simple rule: sex of the voice-over
should generally be matched to sex of
the target for the toy, but the male
voice-over may be used in ads targeted
to girls and must be present in ads
targeted to both sexes.
Anyone who has listened to the
voice-overs in ads directed to kids
knows that some rather strange sounds
are emitted from the faceless speakers.
The voices often sound stylized to create a particular quality associated with
the play that is to be imagined by the
child. Amid more normal sounding
voices, we hear unnaturally deep, husky
voices; voices that sound like growls;
squeaky, high-pitched voices; voices
with a sing-song quality; voices sounding out of control. To understand the
degree of gender voice stylization and
exaggeration present in the voiceovers, we characterized each voice-
over as either “normal sounding” or as
“gender exaggerated”; in a couple of
cases, animal voices were used, which
were noted as “other.” For male voiceovers, we listened for exaggerated masculine and/or aggressive voice qualities.
For female voice-overs, we listened for
exaggerated feminine, high pitched and/or
sing-song voice qualities. A third person
not involved in the project listened to
20 voice-overs and characterized all of
them in the same way that we did.
Exaggerated gender stylization was
prevalent in the voice-overs used in
commercials for both boy-oriented and
girl-oriented toys (80% and 87%, respectively). Gender stylization in presentation of the voice-overs was not
common in the few commercials for
toys pitched to both girls and boys.
It seems that advertisers, when constructing voice-overs, strive to accentuate gender, sometimes to the point of
caricature. The male voices are too
wild and loud, and the female voices
are too high pitched and singsong. Although adults might perceive these
voices as caricatures, children— especially those in pre- and early elementary school—likely interpret them more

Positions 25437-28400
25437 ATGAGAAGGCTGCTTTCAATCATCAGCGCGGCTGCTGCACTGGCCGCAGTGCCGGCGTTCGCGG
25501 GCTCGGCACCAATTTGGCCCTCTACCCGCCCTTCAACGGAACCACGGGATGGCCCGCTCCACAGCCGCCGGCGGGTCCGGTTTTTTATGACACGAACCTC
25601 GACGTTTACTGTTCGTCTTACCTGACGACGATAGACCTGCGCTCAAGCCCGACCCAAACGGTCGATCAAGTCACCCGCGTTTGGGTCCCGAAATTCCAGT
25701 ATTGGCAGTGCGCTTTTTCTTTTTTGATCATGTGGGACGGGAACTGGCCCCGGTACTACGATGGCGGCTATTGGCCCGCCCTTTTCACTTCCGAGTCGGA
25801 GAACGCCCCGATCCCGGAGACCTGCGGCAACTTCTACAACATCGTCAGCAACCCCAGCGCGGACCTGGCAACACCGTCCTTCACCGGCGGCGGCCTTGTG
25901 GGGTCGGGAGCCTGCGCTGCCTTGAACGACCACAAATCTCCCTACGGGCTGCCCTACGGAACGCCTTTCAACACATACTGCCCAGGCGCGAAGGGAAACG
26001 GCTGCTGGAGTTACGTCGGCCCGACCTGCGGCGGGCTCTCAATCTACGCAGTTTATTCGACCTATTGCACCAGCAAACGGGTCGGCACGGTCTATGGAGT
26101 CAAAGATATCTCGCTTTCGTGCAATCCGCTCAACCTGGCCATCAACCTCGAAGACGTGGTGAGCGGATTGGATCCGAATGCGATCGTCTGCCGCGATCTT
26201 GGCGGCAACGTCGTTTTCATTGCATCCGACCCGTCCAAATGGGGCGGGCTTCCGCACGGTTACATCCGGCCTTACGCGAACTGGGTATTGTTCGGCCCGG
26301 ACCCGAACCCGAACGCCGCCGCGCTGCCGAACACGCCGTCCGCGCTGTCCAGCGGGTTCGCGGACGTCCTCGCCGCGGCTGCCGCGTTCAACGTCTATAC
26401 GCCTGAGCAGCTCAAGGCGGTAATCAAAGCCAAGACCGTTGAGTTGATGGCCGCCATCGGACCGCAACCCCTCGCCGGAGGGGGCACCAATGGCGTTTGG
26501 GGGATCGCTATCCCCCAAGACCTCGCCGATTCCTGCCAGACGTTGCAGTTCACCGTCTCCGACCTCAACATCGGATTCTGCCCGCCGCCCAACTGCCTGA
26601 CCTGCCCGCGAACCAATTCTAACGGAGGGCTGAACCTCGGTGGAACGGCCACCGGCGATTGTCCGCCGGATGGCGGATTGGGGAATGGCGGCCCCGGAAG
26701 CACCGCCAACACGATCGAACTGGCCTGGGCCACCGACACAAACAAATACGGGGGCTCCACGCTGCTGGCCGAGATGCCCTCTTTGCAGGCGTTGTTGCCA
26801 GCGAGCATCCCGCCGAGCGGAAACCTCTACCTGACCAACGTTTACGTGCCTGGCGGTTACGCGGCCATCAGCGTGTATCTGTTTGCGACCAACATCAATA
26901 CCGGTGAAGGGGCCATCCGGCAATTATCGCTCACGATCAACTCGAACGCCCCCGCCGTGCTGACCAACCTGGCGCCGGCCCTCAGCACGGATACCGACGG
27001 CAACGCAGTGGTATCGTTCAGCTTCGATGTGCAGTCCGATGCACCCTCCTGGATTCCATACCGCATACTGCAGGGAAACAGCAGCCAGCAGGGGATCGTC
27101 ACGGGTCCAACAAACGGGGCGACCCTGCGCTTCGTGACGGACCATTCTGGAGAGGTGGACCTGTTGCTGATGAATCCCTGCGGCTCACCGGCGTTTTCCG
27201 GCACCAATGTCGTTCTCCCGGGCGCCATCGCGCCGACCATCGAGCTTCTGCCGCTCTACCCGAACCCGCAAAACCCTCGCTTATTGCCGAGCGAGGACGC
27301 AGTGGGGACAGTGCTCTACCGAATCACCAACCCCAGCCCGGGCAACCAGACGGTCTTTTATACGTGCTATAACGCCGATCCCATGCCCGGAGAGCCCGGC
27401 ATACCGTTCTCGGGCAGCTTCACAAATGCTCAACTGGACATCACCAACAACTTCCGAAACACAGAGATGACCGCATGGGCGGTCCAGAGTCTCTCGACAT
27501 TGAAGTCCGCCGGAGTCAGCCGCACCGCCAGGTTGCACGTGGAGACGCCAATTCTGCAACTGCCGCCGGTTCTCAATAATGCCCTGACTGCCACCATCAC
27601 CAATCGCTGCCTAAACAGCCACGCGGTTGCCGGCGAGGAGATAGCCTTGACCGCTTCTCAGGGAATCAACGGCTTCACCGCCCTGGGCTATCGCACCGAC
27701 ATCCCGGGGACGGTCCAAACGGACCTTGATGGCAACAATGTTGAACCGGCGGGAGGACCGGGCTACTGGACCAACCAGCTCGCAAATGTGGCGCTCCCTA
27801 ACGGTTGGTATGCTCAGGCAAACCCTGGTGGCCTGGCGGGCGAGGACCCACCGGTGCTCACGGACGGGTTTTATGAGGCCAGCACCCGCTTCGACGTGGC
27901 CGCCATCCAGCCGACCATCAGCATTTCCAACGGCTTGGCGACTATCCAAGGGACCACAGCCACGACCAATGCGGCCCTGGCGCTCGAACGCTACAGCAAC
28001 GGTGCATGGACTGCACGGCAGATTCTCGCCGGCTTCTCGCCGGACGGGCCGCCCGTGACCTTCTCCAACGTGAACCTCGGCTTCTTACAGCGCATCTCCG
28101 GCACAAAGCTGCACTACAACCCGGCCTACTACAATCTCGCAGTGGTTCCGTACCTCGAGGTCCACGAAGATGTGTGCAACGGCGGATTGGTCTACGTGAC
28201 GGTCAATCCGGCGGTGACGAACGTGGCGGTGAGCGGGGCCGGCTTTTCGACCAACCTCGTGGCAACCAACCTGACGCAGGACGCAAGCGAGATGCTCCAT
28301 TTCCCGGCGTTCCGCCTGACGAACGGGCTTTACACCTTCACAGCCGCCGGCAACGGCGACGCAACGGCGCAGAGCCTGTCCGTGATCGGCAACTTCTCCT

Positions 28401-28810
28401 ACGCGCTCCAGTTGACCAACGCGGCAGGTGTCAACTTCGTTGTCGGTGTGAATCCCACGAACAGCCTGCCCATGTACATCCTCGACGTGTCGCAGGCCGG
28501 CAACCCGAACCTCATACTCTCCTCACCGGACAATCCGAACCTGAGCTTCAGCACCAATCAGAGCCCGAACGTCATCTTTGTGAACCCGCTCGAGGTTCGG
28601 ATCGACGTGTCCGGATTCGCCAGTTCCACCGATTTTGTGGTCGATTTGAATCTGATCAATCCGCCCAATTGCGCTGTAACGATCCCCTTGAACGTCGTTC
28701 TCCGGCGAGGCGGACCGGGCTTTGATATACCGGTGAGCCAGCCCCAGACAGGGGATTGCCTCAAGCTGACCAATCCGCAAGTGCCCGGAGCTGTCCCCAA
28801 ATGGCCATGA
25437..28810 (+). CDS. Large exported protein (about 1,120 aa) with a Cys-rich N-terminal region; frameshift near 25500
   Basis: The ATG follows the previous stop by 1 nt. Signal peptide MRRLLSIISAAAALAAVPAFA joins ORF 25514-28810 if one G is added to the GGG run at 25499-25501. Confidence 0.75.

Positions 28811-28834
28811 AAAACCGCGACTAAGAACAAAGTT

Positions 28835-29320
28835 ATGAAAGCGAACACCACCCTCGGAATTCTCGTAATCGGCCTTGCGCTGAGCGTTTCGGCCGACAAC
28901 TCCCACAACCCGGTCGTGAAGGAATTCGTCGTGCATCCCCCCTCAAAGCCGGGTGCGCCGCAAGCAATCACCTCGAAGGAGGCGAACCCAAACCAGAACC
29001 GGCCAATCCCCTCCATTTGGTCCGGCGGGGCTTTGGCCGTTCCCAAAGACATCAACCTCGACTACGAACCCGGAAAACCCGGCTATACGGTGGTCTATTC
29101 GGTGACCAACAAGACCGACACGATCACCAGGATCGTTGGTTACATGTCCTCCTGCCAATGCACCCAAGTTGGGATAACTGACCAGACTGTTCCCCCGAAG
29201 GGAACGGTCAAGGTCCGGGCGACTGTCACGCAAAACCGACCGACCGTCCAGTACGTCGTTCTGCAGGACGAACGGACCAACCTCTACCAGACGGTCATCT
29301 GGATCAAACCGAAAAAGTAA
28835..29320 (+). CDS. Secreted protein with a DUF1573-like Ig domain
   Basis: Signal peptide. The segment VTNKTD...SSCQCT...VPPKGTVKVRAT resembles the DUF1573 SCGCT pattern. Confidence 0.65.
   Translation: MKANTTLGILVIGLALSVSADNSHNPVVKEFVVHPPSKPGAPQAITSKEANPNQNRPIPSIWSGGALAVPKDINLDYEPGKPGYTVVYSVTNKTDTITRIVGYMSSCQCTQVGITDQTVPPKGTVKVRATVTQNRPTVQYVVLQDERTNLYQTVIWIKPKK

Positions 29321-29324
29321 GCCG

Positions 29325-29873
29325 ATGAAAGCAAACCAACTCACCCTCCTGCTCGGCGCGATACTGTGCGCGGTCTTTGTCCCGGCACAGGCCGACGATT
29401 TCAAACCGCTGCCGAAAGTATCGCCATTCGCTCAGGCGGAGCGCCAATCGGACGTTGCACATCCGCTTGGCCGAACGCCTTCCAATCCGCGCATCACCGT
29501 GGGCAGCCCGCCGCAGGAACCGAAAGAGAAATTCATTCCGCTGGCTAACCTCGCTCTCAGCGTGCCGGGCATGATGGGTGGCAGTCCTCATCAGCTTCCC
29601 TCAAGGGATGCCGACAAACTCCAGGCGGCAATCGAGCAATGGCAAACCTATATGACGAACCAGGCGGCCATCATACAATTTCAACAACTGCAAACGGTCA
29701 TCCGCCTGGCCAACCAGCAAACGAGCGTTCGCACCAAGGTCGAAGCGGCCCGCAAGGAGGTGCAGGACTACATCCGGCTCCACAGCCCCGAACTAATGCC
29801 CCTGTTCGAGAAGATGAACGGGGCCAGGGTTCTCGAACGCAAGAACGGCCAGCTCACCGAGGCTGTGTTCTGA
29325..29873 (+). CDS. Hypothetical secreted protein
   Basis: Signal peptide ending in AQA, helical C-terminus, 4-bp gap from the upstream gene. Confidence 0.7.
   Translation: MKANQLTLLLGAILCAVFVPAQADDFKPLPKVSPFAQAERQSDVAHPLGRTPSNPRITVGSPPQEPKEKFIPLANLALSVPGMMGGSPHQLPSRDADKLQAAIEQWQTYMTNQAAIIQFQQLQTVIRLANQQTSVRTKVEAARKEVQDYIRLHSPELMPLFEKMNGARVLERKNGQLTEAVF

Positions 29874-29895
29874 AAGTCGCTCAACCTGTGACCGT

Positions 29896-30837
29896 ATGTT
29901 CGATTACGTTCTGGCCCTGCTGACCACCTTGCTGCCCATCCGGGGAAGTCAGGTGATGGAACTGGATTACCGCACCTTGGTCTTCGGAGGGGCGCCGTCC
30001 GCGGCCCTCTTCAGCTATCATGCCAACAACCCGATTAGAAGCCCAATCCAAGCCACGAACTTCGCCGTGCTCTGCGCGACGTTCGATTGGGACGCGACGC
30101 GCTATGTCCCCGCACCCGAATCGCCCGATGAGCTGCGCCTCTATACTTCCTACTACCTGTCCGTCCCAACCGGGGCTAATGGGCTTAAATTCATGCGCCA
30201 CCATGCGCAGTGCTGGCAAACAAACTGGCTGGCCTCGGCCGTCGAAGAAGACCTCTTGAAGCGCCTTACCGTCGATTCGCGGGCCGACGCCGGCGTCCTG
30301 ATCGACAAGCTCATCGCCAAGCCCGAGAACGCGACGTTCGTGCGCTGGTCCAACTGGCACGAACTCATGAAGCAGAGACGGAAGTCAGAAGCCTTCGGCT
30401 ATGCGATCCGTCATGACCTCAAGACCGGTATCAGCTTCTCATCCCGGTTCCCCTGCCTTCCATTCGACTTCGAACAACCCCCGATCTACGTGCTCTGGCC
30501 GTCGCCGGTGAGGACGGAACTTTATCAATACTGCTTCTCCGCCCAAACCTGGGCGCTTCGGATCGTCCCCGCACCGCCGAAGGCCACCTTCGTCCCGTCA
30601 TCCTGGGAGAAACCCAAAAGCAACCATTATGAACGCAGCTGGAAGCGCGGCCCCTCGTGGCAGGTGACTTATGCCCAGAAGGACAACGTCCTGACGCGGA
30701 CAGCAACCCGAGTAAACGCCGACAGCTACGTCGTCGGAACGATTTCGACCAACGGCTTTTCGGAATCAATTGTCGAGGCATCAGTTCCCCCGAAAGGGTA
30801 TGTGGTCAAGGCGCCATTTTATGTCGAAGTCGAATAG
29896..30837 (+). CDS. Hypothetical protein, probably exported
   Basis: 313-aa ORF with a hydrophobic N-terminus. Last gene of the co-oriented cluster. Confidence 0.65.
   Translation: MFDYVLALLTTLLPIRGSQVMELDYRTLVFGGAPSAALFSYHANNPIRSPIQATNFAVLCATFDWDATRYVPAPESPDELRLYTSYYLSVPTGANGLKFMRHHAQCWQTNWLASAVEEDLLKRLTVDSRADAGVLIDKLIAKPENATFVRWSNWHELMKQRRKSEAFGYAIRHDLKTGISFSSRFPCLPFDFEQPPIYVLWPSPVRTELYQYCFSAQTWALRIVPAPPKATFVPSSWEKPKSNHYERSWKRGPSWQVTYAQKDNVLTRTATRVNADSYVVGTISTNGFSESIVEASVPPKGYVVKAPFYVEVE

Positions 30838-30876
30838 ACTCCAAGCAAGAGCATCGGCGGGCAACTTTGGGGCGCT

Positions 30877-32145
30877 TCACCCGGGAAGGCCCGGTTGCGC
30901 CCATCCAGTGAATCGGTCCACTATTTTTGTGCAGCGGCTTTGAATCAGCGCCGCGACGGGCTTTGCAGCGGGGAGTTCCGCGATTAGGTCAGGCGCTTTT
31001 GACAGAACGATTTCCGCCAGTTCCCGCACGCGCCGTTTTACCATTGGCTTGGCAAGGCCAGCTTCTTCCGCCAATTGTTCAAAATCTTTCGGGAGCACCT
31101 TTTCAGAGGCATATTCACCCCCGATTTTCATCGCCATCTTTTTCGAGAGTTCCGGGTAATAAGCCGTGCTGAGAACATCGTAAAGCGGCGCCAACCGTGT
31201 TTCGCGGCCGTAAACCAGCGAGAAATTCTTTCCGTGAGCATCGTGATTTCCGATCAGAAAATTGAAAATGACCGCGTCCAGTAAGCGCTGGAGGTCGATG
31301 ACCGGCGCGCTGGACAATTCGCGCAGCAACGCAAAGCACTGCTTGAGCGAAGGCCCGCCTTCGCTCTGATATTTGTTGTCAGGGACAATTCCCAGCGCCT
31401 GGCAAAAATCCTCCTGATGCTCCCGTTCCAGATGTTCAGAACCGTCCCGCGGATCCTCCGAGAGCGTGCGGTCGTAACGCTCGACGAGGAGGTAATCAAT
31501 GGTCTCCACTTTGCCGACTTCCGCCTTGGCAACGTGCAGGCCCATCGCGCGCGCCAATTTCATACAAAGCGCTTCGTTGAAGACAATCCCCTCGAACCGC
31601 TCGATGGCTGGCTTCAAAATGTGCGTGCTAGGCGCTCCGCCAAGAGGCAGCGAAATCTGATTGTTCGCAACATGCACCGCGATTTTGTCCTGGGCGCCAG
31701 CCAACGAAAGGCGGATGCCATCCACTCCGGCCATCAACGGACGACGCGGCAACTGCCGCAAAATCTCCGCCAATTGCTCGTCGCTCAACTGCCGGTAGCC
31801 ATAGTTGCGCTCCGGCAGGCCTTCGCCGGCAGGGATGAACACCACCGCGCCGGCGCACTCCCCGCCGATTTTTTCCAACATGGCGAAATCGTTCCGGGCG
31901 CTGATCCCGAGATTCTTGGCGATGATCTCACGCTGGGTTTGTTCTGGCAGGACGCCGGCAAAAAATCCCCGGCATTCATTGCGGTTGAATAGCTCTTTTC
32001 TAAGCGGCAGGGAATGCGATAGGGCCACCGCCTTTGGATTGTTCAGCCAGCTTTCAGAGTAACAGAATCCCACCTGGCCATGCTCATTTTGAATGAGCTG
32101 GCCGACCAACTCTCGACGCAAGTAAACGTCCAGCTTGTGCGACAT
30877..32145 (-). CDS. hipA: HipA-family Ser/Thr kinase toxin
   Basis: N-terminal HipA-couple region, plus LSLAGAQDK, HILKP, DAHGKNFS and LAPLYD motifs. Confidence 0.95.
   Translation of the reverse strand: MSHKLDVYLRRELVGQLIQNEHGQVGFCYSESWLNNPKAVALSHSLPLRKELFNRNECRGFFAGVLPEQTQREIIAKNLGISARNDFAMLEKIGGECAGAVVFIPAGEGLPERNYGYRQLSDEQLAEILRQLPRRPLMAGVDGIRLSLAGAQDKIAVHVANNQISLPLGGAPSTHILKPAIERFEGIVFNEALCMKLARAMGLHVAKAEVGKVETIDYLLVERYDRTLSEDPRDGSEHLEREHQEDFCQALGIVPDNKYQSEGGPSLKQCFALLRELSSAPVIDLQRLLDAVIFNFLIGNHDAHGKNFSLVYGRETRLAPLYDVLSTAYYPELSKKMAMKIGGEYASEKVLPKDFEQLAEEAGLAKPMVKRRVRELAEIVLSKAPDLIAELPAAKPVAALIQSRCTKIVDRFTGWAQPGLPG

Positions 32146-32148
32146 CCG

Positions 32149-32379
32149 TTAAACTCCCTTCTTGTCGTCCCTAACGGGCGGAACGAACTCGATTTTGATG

directly. From a critical perspective,
the exaggeration, even if playful, serves
to stabilize polarized images of the gendered voice and may also contribute to
attitudes and stereotypes about how
females and males sound. The exaggeration is precisely what we hear in
the mimicking of gendered voices, especially when males imitate the female
Gendered Verb Elements
Verbs and their associated words
contain a rich semiotic map that provides clues to the nature of agency,
action, and type of activity. As children
develop language, their understanding
and use of more complex verb systems
also develops. For pre-school children,
verbs play an important role in both
directing and commenting on activity
and action. Classic examples of selfdirected speech demonstrate this aspect of children’s language, for instance, in expressions such as “throw
ball” when the child is throwing the
ball or “push it” when the child is
pushing a toy across the floor. Play
activities for this age group and older
are replete with verbs to accompany
the action. Because actions engage particular connotations in the context of a
cultural system that underlies the naming of activity and action through language, the semantic “text” for any verb
includes much more than the action or
state itself. Thus, verbs, like other aspects of language, contain “semantic
notions” (Johnson, 2000, p. 36). These
semantic notions encompass the cultural connotations and ideological
meanings that develop over time with
use of the verb in context. In a democratic society, the verb “dictate,” for
example, might suggest something that
takes away another’s freedom and autonomy; in a culture saturated with
violence, “smash” might suggest meanings related to aggression and destruction of property; and “nurture”
extends beyond the protective development of infants and children to more
public facilitation of the development
of others by teachers, coaches, and
managers in the workplace.
To gauge the role of verb elements
in creating a gendered voice in ads
directed to children, the transcriptions
for ads that had been coded as either
girl-oriented or boy-oriented were examined for their verb elements. All
verbs were considered except those in
the “TO BE” copula forms (“is,” “are,”
etc.). From that examination, five categories were developed to distinguish
particular types of verb elements that
might be relevant for gender imaging.
Emphasis is used in the text to highlight the particular attribute.
1. action verb elements, which are defined as those verbs that relate to
physical movement or motion, usually associated with an agent
Examples: crawl, fly, jump, race, ram,
Sample: from ad for “RC MEGA
steer em, pass em, rough it up
ride the rails
hit a jump and throw a block
speed up and take-off
flip over and keep on movin
2. competition/destruction verb elements,
which are a particular case of action
verbs, directly relate to competitive
action or to destructive movements
or behavior
Examples: crush, fire on, knocked out,
pounce, slam, stomp [your opponent]
Sample: from ad for “K’NEX
first you make em
then you break em
smash em up
break em smash em feel the power
3. agency/control verb elements, which are
defined as verbs referring to the
target consumer or the speaker in
the commercial as one who possesses power over someone else or
something else, or who acts as a
cause or catalyst for change